Chinese and Indian officials are setting the tone for the June 9-10 Shanghai Cooperation Organization (SCO) meeting in Qingdao with effusive statements. The warm words come even as India continues to balance its relationships among the great powers.
On Wednesday, Delhi’s ambassador to Beijing, Gautam Bambawale told China’s state-run CCTV the two countries were ‘not going to be going away from each other or apart from each other’.
‘Of course, there are certain differences between us, but we will also work at the differences to ensure the two countries continue to progress and prosper together,’ Bambawale said.
Bambawale described the “informal” summit in Wuhan last month between President Xi Jinping and Prime Minister Narendra Modi, as a ‘strategic communication’.
‘As a result of their discussion in Wuhan, the two leaders have arrived at a certain consensus: the first and most important consensus is India and China are partners in progress and economic development: the second most important consensus is that there are many more commonalities between India and China than differences,’ he said.
Chinese foreign minister Wang Yi struck a similar note during an interaction with external affairs minister Sushma Swaraj in Pretoria on Monday, on the sidelines of a BRICS meeting.
Wang described India and China as having wide-ranging common interests that outweighed their differences. He added that both countries needed to stay away from actions that complicated their relationship.
All of this comes soon after Modi’s much-publicized keynote address at Singapore’s Shangri La Dialogue on June 1. Modi described India’s relationship with China as having ‘many layers’ and said the two countries had ‘displayed maturity and wisdom in managing issues and ensuring a peaceful border.’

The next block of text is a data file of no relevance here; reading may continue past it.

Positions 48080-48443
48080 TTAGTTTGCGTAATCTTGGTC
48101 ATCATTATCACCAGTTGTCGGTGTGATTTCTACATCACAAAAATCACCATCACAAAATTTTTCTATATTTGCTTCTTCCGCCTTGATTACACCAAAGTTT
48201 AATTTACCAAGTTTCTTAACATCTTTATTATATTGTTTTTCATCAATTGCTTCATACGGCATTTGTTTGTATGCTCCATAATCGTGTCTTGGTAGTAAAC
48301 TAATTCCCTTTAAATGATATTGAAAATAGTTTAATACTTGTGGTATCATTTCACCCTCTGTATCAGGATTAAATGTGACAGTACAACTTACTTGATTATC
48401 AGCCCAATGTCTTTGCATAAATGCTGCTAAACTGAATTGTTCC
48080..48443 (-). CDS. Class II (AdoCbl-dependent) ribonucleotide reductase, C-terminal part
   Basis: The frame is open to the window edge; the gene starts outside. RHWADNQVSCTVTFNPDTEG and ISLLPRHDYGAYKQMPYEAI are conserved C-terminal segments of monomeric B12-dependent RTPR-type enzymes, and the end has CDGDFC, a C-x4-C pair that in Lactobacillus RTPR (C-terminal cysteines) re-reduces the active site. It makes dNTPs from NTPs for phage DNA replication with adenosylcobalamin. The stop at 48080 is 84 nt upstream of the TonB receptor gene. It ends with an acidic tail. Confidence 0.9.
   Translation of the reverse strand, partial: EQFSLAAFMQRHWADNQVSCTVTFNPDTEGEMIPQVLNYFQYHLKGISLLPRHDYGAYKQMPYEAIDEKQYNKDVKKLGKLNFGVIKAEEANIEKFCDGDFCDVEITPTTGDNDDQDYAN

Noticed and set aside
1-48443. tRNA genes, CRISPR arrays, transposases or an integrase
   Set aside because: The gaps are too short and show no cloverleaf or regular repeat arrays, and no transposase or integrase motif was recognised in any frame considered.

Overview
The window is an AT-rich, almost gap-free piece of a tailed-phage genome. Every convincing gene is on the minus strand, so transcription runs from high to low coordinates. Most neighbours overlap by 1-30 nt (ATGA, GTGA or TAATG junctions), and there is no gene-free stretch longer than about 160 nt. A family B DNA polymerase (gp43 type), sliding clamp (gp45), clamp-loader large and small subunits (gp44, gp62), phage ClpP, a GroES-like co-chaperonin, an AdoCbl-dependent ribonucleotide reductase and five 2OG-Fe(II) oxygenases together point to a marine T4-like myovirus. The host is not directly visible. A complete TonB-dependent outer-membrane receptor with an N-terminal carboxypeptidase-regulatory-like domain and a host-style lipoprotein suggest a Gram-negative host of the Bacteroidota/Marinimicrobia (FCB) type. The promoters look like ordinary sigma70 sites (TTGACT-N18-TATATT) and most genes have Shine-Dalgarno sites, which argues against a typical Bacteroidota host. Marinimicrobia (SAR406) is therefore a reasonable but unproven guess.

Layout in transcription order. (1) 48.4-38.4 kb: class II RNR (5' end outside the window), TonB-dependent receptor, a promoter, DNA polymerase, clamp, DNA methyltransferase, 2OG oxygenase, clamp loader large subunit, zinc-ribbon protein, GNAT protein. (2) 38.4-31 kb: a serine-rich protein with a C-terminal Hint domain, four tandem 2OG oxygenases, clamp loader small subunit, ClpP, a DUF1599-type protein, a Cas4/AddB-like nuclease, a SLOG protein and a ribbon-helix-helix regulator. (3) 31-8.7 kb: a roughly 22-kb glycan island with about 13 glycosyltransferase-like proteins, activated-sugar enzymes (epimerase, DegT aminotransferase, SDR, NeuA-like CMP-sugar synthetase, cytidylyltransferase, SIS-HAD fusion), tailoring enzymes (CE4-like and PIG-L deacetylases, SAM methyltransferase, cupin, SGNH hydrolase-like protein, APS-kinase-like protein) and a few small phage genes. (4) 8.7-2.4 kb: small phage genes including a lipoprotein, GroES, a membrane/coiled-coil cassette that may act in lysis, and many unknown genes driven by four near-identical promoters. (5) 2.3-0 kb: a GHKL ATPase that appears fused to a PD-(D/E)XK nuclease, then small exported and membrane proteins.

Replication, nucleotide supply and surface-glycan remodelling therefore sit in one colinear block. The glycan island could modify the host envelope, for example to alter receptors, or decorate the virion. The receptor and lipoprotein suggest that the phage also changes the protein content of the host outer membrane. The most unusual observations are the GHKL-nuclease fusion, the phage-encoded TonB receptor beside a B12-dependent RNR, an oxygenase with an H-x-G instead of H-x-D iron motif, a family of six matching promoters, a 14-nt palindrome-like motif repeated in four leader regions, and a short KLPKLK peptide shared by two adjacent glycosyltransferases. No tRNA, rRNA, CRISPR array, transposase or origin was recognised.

Amid the public statements, Chinese vice-foreign minister Kong Xuanyou and foreign secretary Vijay Gokhale discussed the agenda for the Qingdao meet, where Modi and Xi are slated to meet separately. Meanwhile, another Chinese delegation is also scheduled to be in Delhi this week, to discuss ways to restart the modest military exchanges between the two countries.
The Quad and Malabar
Even as India and China seek to improve their relations, India continues its other engagements in the region. On Thursday, MEA officials joined diplomats from the US, Japan, Australia, and Japan for a regular meeting of the ‘Quad’ countries.
Also on Thursday, Indian, American, and Japanese warships kicked off the 22nd edition of Exercise Malabar in Guam. Only three Indian warships are taking part: The Shivalik-class frigate INS Sahyadri, the anti-submarine corvette INS Kamorta, and the tanker INS Shakti. They’ll be joined by a P-8i aircraft.
Despite the modest size of the Indian contingent, this year’s exercise is expected to be the most complex yet, involving ‘joint air operations to track hostile submarines,’ according to Manu Pubby of The Economic Times, citing unnamed officials.
After Malabar ends on June 16, the three ships will head to Hawaii, to join the ships of 25 other nations in the Rim of the Pacific (RIMPAC) exercise. Significantly, the US has not invited China for this year’s RIMPAC from June 27-August 2.
We can only be sure China will closely monitor both the Malabar and RIMPAC exercises.